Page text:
While many wine brands lost momentum during the financial crisis and its subsequent depressing effect on spending, Brand Argentina continued to ride its wave of success. Since May of 2007 through August 2010, Argentinean wine sales have increased about 88% making Argentina the 5th largest importer of wine into the US in 2009. Even more impressive, according to Nielsen scan data, Argentina wine saw a 38% dollar rise in sales for 52 weeks ending April 2010.
How has Argentina managed to capture the interest of American wine drinkers? What is it about malbec and other Argentinean varietals that have enthralled consumers? More importantly, will Argentina be able to maintain its momentum and see continued growth in the future?
These questions and others were the focus of the recent 6th International Wine Forum in Mendoza where hundreds of Argentinean wineries gathered to debate the future. This article highlights some of the success factors, potential threats, and methods to maintain and enhance the growth pattern.
Success Factors of Argentina Wine
As the fifth largest wine producer in the world with more than 1500 wineries, Argentina had an early start in 1557 when the Spanish brought cuttings from Chile. Then, in the 1860’s, many Europeans migrated to Argentina, bringing Malbec and other varietals. Wine became an integral part of the culture, and by the 1980’s the average per capita consumption was 95 liters per person. However by 1991 this figure fell to 26 liters per person, spurring the wine industry to begin exporting. Some of their export success factors include:
• Malbec as Signature Grape – entering a new market with a signature grape provides a useful element of differentiation, but the style and taste of the wine must also captivate consumers. Argentina malbec does this quite well by delivering dark berry fruit, velvety tannins, and a full, satisfying texture. Millennials, with their tendency to try new varietals from different countries, quickly adopted malbec as a favorite new wine. Disenchanted merlot drinkers found malbec to be a great substitute, and steak eaters searching for something to drink besides cabernet sauvignon, were pleased with how it paired with their favorite food. Thus malbec gained traction and by early 2007 was growing rapidly from a small base. By 2009 it achieved a 50% growth rate in one year.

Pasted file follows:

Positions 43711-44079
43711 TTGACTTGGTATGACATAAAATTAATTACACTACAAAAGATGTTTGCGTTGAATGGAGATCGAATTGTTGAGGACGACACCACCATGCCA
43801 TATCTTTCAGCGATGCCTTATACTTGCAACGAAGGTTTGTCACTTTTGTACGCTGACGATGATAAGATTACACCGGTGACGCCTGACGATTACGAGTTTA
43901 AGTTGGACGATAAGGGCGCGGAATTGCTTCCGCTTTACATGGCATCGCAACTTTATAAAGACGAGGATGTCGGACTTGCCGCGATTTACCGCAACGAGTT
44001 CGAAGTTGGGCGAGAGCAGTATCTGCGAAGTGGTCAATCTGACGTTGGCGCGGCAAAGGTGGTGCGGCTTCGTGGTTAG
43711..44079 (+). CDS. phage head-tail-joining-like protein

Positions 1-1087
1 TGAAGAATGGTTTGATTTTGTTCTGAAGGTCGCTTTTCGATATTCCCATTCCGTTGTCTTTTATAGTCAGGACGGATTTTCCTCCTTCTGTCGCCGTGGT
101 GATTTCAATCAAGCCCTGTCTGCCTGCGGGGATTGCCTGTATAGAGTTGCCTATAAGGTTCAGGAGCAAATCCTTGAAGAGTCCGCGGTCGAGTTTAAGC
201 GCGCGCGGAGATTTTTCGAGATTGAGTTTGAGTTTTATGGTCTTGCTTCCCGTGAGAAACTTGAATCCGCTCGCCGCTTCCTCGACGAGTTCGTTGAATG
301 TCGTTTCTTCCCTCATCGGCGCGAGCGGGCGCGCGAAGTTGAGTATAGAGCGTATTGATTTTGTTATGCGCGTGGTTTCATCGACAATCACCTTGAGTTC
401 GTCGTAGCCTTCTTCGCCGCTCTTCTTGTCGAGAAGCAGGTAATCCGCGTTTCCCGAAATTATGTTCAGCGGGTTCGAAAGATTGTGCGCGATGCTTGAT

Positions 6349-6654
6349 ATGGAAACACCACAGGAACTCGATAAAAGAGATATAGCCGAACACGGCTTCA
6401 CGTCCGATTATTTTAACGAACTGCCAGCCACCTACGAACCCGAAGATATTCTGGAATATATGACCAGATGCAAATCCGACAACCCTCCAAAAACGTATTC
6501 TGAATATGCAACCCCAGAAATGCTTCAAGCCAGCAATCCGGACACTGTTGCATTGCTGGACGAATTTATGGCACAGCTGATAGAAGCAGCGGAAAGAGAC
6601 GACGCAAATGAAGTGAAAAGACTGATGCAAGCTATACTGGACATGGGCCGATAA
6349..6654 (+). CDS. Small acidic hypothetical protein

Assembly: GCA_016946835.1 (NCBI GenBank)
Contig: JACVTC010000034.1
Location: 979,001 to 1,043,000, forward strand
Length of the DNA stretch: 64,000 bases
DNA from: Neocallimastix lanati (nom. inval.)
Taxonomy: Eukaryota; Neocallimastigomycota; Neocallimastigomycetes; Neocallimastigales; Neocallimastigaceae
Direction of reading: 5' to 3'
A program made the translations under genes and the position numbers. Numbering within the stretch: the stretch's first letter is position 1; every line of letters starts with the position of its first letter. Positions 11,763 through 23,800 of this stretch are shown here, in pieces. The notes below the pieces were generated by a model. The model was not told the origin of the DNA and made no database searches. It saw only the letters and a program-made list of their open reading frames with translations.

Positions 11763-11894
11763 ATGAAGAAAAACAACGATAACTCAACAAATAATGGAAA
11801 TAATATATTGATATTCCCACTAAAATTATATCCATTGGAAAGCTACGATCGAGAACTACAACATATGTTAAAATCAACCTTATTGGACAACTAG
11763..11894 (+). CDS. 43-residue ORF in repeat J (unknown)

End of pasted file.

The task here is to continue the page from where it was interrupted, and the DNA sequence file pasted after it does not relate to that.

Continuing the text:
• Competitive Price Points – due to low labor costs, long-established vineyards, and a favorable currency rate, Argentina is able to produce high quality wine at a low price. The combination of the satisfying taste of malbec accompanied by a pleasing price tag of $8 to $12 hit a sweet spot with recession ravaged consumers in 2008/2009 who continued to drink wine, but ratcheted down from their $15-20 price points and above. When Constellation, the Wine Group and other large producers began to purchase bulk malbec from Argentina and bottle it under new labels, e.g. Marcus James, at even lower price points, malbec became even more accessible to recession-strapped consumers. Low prices accompanied by good quality and taste created even more desire for Argentina wine.
• Industry Strategy/Vision 2020 – in 2000, Wines of Argentina created an aggressive strategic plan, similar to the Australian wine vision. Funding it via a “tax” to all winery members and very little government support, they have been quite successful to date in moving towards their goal of achieving 10% of global wine market share by 2020 – having moved from less than 1% when they started to 4% in 2009.
• Strategic Partnerships – Catena Zapata, one of the largest wineries in Argentina, has developed a partnership with Gallo to distribute many of their brands, including the very successful Alamos label. Other wineries have linkage with international partners who provide funding and distribution access, including Bodega Norton owned by the crystal empire, Swarovski, Cheval des Andes and Chandon Argentina by LVMH, and Bodega Colome by Swiss entrepreneur Donald Hess.
• Relationship Management – in general Argentinean wine producers make multiple trips to the US each year to conduct ride-alongs with distributors, call on retailers, conduct tastings, and participate in Wines of Argentina events. They also invite sommeliers, retailers, and distributors to Argentina where they are hosted in high style with excellent food, treks into the Andes, and tango shows. This type of attention – especially in a saturated market where distributors are looking for reasons to reject brands – goes a long way towards keeping Argentina wine on the shelf.